Pollution in Asia can influence weather over much of the world. Those are the findings from a new climate study from northwest researchers, who teamed up with researchers from Texas.
Tiny particles from coal smoke stacks float up in the air. That pollution, known as aerosols, makes clouds bigger and brighter.
Researchers from Pacific Northwest National Laboratory and Texas A&M University developed a new type of climate model to study these clouds on a global scale.
Steve Ghan is with the lab in Richland, Wash.
“Downstream from Asia, we found significant intensification of storms because of the aerosol particles,” Ghan said.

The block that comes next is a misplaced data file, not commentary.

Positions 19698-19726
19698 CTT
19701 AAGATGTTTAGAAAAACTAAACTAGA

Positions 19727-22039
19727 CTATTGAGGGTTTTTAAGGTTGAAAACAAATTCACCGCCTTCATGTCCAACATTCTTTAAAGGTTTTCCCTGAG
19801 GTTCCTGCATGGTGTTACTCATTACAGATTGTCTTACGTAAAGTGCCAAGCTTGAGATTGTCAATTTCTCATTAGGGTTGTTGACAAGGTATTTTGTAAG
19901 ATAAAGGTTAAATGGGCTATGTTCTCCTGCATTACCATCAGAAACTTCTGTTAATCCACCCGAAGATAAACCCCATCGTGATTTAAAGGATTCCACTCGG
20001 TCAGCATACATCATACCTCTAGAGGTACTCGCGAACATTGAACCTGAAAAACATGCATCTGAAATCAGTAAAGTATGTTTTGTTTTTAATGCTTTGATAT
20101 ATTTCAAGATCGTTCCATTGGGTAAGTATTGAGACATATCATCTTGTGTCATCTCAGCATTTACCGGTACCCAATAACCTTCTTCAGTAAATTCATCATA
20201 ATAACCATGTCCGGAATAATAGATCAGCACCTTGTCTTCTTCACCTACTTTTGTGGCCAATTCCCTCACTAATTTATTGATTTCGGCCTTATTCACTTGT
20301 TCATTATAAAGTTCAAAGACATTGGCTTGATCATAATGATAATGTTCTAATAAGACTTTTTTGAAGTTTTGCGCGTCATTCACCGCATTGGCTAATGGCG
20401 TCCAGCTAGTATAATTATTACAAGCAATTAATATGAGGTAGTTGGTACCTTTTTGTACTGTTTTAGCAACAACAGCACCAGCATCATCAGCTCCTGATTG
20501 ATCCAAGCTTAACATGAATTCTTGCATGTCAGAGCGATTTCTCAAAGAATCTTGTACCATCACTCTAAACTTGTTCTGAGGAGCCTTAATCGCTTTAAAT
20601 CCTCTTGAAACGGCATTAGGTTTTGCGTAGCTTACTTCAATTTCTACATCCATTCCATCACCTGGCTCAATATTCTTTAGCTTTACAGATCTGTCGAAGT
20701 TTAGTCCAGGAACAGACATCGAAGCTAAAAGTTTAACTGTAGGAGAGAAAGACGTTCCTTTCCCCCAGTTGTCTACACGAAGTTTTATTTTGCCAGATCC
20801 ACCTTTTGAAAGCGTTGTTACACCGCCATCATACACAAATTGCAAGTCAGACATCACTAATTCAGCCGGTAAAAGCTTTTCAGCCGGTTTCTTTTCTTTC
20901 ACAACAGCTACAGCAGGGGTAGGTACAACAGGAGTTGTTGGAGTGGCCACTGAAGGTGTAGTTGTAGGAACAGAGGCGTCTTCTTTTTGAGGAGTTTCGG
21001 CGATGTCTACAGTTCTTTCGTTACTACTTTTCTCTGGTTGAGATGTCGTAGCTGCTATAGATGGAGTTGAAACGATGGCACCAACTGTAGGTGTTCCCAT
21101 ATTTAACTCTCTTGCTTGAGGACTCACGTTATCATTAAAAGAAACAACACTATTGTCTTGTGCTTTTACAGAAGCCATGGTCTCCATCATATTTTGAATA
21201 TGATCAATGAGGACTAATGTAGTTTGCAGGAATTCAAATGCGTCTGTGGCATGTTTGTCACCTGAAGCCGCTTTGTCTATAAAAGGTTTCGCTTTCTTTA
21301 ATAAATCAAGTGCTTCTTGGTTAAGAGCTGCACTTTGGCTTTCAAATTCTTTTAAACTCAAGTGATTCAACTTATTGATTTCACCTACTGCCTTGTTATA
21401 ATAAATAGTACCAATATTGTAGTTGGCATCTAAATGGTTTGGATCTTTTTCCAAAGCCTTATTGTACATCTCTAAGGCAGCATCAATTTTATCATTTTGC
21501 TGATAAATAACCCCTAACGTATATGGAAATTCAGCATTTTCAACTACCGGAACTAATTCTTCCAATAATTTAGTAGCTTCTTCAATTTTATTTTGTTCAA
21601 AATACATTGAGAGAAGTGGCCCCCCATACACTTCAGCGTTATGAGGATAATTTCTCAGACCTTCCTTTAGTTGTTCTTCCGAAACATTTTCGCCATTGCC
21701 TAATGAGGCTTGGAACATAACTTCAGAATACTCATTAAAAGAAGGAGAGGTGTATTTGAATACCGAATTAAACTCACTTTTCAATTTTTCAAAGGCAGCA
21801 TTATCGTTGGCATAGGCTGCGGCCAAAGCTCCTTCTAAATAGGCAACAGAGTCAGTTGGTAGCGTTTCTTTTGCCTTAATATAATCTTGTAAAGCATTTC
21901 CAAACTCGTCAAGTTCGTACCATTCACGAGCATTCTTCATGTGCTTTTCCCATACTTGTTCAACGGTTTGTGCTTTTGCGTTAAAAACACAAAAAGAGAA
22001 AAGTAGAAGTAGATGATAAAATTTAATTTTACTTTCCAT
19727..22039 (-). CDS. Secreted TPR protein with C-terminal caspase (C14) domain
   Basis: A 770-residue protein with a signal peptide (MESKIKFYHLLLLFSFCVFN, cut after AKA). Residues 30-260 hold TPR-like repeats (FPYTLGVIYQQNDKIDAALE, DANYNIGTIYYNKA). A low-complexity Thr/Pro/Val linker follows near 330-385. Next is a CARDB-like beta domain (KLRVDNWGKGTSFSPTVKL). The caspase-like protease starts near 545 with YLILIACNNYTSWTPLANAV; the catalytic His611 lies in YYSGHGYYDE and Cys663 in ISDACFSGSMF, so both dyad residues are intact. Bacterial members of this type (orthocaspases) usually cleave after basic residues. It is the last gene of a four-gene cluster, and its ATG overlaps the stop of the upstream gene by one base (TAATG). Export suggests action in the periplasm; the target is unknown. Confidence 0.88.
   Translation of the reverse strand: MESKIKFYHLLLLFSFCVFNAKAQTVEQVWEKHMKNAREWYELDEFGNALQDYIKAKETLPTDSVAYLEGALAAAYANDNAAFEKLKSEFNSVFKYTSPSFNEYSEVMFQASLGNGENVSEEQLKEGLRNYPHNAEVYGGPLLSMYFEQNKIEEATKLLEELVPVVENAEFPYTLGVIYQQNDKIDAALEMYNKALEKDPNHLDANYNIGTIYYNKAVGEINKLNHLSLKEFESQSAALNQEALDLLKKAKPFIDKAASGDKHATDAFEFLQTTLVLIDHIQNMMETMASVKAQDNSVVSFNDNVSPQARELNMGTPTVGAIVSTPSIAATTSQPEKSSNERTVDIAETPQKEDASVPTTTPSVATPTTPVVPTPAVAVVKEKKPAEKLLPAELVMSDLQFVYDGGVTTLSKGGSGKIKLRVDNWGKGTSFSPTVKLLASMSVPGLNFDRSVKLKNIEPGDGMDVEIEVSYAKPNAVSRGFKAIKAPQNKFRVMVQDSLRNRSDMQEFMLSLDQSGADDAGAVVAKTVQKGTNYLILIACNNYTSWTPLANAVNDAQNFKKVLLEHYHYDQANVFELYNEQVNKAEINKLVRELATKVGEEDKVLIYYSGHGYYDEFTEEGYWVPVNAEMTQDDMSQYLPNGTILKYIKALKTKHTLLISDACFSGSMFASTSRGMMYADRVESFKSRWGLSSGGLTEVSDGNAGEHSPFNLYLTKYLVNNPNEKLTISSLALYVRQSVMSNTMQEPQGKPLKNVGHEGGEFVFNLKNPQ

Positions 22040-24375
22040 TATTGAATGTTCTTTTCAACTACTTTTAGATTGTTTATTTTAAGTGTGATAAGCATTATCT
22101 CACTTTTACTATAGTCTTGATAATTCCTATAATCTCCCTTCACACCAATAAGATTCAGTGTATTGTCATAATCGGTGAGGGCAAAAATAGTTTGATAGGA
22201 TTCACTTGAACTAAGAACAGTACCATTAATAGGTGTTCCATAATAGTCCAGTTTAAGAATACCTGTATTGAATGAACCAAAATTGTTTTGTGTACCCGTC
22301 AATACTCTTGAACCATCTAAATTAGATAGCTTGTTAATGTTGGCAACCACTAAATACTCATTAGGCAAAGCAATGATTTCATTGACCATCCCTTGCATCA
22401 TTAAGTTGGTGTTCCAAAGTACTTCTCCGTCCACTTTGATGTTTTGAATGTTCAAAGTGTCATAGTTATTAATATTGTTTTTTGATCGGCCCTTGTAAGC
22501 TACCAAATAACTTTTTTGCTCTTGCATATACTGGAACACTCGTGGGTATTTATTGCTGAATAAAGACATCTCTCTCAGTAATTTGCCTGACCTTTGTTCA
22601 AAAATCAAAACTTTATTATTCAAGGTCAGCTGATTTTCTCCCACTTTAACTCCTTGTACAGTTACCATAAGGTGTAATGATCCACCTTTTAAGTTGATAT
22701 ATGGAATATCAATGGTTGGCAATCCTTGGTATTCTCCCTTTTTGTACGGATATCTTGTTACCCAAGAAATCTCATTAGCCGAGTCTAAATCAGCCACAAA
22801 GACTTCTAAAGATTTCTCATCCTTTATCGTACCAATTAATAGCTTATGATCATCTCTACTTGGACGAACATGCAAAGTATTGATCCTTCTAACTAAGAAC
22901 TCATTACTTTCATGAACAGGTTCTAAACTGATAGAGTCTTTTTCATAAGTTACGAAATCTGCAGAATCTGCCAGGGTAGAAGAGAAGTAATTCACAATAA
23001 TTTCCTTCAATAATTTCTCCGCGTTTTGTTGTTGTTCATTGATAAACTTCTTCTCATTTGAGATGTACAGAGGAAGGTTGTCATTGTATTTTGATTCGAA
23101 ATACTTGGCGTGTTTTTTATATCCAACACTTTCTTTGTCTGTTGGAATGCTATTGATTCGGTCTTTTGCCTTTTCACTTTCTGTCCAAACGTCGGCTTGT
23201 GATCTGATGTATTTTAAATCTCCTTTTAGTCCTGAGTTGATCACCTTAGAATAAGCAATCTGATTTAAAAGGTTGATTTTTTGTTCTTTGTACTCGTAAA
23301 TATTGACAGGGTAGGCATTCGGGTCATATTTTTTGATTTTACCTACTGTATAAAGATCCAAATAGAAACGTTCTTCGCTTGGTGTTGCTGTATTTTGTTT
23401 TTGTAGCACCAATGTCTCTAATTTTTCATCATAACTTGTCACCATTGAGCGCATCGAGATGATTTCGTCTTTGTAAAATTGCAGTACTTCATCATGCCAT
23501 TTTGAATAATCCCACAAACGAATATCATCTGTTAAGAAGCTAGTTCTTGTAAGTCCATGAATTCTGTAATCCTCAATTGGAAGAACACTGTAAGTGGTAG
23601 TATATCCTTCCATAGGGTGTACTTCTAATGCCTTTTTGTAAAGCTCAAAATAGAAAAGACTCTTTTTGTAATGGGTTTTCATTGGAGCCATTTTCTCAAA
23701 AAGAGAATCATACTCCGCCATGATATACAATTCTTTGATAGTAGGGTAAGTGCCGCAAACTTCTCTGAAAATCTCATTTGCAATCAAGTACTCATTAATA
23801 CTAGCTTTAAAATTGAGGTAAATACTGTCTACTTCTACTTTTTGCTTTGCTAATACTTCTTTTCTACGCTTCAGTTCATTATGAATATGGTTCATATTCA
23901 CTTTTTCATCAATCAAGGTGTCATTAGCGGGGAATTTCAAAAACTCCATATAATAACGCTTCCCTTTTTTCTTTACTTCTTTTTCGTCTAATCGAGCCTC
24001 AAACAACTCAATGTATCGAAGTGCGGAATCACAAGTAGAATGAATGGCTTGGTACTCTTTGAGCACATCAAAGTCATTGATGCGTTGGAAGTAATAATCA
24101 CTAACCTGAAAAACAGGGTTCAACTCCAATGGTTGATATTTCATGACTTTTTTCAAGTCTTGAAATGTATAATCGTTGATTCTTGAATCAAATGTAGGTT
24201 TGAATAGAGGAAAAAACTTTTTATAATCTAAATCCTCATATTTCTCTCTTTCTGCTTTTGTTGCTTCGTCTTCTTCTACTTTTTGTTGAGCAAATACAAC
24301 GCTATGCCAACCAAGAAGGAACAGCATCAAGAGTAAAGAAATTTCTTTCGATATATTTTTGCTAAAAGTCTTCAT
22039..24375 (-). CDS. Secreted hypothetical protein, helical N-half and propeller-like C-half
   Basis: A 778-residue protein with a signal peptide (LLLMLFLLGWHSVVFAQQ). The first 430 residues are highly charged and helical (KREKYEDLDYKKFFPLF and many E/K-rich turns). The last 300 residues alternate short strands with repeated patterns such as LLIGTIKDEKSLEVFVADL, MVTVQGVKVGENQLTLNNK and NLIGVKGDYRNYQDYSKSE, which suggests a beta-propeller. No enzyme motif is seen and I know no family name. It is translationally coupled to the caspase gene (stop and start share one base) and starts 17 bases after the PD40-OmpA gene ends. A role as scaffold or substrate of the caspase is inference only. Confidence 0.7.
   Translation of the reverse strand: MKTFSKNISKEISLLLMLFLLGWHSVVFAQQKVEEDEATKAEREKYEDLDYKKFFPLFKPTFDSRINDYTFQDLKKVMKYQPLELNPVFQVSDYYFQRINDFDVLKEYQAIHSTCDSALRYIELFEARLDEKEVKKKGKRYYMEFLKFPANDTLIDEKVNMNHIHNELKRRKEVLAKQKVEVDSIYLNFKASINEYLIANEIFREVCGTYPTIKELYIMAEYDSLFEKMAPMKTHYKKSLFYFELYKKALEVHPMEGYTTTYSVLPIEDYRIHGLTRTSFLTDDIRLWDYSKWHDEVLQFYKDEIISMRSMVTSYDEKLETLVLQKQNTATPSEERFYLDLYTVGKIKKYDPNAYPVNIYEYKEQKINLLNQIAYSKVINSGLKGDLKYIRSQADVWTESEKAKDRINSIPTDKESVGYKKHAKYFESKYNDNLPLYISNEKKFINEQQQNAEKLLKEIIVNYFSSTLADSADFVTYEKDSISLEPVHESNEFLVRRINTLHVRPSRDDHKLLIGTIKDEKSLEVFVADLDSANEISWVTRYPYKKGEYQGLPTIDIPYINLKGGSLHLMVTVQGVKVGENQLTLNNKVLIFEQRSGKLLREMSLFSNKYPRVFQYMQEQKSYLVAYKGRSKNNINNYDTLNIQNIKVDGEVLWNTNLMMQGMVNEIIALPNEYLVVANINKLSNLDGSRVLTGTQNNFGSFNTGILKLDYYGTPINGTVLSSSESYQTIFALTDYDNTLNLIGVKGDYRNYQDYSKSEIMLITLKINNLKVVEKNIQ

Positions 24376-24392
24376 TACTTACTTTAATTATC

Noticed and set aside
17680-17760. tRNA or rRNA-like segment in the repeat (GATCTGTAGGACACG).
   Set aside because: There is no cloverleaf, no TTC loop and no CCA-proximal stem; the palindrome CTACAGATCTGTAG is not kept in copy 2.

He says the pollution makes clouds brighter. That reflects heat away from the Earth.
There could be an unintended consequence of cracking down on air pollution from China’s smoke stacks.
That would make those clouds darker. Darker clouds reflect less heat. And that, Ghan says, could actually increase global warming effects.
Copyright 2014 Northwest News Network